MEDICAL COMPETENCY: Commission Wants Oversight Change
Regulation of the U.S. health care workforce has "serious shortcomings," according to the Pew Health Professions Commission. In a report released on Friday, commission members said requiring doctors and other health care workers to demonstrate medical competency, not just once at the beginning of their careers, but periodically throughout their careers, would help rectify a system that doesn't offer consumers enough protections (Pew release, 10/23). The Washington Post reports that doctors are "virtually assured" of keeping their licenses "for life -- sometimes even after being found guilty of malpractice." Noting the problems with the current system, former Senate Majority Leader and commission chair George Mitchell said, "Once you are in the club, you are in forever. We became convinced there is today a public system which isn't protecting the public." The Pew commission, made up of "eminent health care administrators and researchers," also recommended that medical review boards improve their representation of consumers by having laypersons make up at least one-third of their memberships (Goldstein, 10/24). According to Mitchell, having the review boards dominated by members of a particular discipline "inevitably leads to 'scopes of practice' disputes which focus on turf battles rather than consumer protections." CongressDaily reports that the commission also called on Congress "to establish a national policy advisory body that would research, develop and publish national scopes of practice and continuing competency standards" (Norton, 10/23).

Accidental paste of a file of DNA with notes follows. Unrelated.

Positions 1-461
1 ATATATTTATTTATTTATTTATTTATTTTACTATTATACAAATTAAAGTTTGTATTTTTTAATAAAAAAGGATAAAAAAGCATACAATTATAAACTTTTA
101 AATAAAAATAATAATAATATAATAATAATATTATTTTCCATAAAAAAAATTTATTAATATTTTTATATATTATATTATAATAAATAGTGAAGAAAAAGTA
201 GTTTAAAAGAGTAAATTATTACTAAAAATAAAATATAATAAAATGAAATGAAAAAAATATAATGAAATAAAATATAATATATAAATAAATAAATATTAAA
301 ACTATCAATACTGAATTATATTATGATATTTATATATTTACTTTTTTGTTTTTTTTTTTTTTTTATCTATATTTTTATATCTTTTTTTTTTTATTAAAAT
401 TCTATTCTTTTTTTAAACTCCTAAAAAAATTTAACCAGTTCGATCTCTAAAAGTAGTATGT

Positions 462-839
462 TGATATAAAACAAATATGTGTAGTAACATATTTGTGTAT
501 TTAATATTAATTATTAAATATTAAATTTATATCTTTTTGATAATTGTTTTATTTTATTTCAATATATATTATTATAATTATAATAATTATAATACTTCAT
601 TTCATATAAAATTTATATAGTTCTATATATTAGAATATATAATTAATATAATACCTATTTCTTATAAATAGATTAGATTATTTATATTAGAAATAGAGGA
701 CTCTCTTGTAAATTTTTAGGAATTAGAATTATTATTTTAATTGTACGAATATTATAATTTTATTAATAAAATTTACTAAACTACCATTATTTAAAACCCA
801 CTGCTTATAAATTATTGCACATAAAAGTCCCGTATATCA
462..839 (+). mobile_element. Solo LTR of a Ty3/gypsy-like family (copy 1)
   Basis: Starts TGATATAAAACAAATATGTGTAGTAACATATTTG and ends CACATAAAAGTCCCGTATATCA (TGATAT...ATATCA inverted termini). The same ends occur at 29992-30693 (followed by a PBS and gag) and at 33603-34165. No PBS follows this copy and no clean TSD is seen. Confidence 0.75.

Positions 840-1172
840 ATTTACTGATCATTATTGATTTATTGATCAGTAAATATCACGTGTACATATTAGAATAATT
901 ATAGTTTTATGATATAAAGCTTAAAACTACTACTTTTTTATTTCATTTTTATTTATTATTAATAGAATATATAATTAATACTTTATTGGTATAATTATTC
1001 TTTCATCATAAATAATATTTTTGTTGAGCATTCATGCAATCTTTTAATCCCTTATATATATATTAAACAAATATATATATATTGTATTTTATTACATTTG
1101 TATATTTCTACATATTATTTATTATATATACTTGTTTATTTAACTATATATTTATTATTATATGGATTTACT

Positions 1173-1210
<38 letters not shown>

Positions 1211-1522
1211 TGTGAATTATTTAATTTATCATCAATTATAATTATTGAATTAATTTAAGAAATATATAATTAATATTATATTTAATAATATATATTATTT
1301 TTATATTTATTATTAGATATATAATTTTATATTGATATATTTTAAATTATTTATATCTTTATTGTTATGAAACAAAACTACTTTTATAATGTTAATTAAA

Managed Care Backlash?
The Washington Post reports that the commission's call for increased regulation "is the latest response to growing fears about whether managed care has damaged the quality of the nation's health care system." But "major professional organizations" such as the American Medical Association and the American Nurses Association, "disparaged" some of the commission's recommendations as "unnecessary." AMA Trustee Chair Dr. Randolph Smoak said, "It would just be chaos." He noted that the AMA is currently pursuing a voluntary accreditation pilot program in New Jersey. James Winn of the Federation of State Medical Boards "said state licensing and discipline boards already are moving to include more members of the public and that 32 states require physicians to take courses in order to renew their licenses" (10/24). But Ed O'Neil, executive director of the Pew commission, said, "These recommendations should not be seen by health professionals as an infringement on their prerogatives. Rather the recommendations allow health professionals to insure that all practitioners deliver care in ways that help, not harm, the public. This is the best assurance that managed care organizations are not the only voice for real quality in health care" (Pew release, 10/23).
Power Of Suggestion
The Washington Post notes that the commission, funded by the independent Pew Charitable Trusts, "has no powers beyond persuasion," but has proposed policies that "have been proven influential," such as restricting the number of doctors going into residency training and laying out medical school curricula (10/23). According to CongressDaily, O'Neil "acknowledged some doctors' groups could thwart reforms if the advisory commission is limited to non-binding recommendations." He said, however, "The overwhelming majority of doctors want to do the right thing" (10/23). To request a copy of the Pew recommendations, call the Center for Health Professions at 415/476-8181.